When people think of real estate investing, their most likely areas of focus is on homes, apartments, or various types of commercial buildings. But Barron’s has run a piece chronicling a very well-performing fund that takes an entirely different approach—investing in property where tenants cannot move, at all. To be clear, this means things like data centers, hydroelectric dams, cellphone towers, and lab space. Large casinos also have this immovable characteristic because of the investment it takes to create them. This type of investing approach has yielded very strong returns over the last few years.
FINSUM: Buying into properties where tenants can’t move creates a very strong defense against economic downturn. This is definitely a good hedge to use against many asset classes and can be achieved using REITs.
One of the bright spots in the post-Crisis era has been the collectibles market. Everything from antique cars to high end art has surged in value since the Crisis, making collectibles one of the better returning asset classes. However, at least for the art market, that appears to have changed, as 2016 saw sales shrink 11% to their lowest point since the recession. 2016’s poor performance follows a down year in 2015 as well, when sales slipped 7%. The combined losses have now wiped out all the gains seen in 2013 and 2014. 2016 was particularly poor for auction houses.
FINSUM: Hard to say exactly what slowed the sector down as it had been doing so well. One interesting factor—the declines directly coincide with the bear market in oil.
The real estate investment industry is having a problem. Investors are very eager to put money to work in the asset class, but managers are having trouble finding suitable investments. At the end of 2012, property funds had $136 bn to invest, now that figure is $237 bn. Low rates have driven interest in the sector, but the issue is that there is simply not much for sale, which means investors have a great deal of dry powder yet to be invested. Owners have easy bank financing and low debt levels, which leave them free to hold onto properties until they can get a higher return later.
FINSUM: As this piece rightly points out, a lot of people are investing for yield and not looking at the fundamentals. The market appears to be getting overheated, at least on the commercial end.
Source: Wall Street Journal
The renewables industry, and especially solar, has just hit a major milestone. For the first time in history, solar energy is now the cheapest form of new electricity generation. It is beating out conventional source like coal and natural gas, but also wind energy. The low cost of solar energy is thanks to years of quick advances in technology which made solar panels much cheaper to buy. In 2010, solar energy cost almost $6m per megawatt, but this year that cost is down to just $1.65m. In some cases, solar energy is now half the price of coal.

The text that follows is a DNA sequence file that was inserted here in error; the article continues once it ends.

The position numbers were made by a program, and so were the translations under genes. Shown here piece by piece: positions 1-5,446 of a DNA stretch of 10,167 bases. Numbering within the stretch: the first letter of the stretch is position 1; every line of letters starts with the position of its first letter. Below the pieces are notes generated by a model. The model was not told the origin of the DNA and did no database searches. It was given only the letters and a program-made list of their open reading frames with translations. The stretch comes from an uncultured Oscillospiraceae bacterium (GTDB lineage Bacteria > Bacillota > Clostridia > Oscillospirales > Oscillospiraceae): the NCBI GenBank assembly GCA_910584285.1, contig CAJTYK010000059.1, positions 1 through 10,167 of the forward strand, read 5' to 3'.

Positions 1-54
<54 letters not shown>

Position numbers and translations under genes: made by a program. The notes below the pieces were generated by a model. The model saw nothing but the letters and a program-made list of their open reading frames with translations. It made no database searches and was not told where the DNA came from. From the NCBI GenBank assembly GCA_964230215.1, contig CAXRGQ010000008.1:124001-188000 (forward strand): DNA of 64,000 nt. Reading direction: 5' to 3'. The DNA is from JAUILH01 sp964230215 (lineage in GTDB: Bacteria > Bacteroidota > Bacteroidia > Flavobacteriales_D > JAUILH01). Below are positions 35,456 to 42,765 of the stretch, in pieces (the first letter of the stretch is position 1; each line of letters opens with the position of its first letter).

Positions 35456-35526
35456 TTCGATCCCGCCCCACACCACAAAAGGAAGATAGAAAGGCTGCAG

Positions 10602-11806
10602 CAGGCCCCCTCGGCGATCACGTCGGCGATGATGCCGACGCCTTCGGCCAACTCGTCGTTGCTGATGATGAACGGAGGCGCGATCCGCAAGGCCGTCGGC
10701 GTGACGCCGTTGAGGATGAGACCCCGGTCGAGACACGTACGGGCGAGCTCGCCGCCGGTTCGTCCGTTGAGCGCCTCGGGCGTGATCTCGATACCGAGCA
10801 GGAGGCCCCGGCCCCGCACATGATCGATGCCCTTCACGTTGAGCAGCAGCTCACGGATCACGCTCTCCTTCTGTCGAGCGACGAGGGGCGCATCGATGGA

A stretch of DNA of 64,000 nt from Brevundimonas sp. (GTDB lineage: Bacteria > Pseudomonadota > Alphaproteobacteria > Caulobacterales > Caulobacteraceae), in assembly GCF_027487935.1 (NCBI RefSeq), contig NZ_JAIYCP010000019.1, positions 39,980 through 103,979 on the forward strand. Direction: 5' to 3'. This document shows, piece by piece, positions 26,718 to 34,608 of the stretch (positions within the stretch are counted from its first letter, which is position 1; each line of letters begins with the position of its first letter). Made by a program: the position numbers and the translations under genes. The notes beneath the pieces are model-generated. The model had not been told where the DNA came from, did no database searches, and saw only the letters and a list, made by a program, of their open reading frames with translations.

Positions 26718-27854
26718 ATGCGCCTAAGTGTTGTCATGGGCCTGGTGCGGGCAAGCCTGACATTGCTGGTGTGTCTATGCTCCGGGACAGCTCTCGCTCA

FINSUM: Whether or not you are worried about the environment, the advancement of solar energy is good news, because it is lowering energy costs across the board.
This article takes a different view on the Clinton vs Trump contest than most. While many articles focus on how markets will react, this article looks at which president would be better for the real estate market, especially the luxury real estate market. This article did a survey of real estate experts, asking which candidate would be better for the market. The respondents were from all over the world, not just the US, and 83% said Clinton would be a better president for real estate than Trump. The key reason why was stability, with Clinton’s experience giving the property market a sense of calm continuity, while Trump is seen as a “wild card”.
FINSUM: We find this article short on substantive analysis, but it is interesting to hear the opinions of real estate market veterans on how each candidate might affect the asset class.
Source: Mansion Global
Since the Financial Crisis, classic car investing has been very lucrative. Like other niche assets classes such as wine and art, the market for classic cars has surged in the years since the Crisis alongside low rates and soaring wealth amongst the world’s richest. However, the market is starting to change, as demand and prices for all but the most sought after calls starts to drop. All ten of the top ten prices ever paid for classic cars have come since 2013, but even here the market is starting to look like it has peaked. Price gains in the industry’s HAGI Index have been slowing and appraised value of cars has been falling.
FINSUM: This has been a great asset class for those that got involved before 2013, but it looks like the wrong time to be buying into the market.
Source: Wall Street Journal